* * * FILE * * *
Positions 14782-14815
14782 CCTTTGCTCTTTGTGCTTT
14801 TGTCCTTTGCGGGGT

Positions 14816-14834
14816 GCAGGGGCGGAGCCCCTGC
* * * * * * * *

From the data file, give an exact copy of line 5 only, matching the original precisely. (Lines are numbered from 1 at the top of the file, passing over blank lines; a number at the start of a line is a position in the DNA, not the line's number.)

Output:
14816 GCAGGGGCGGAGCCCCTGC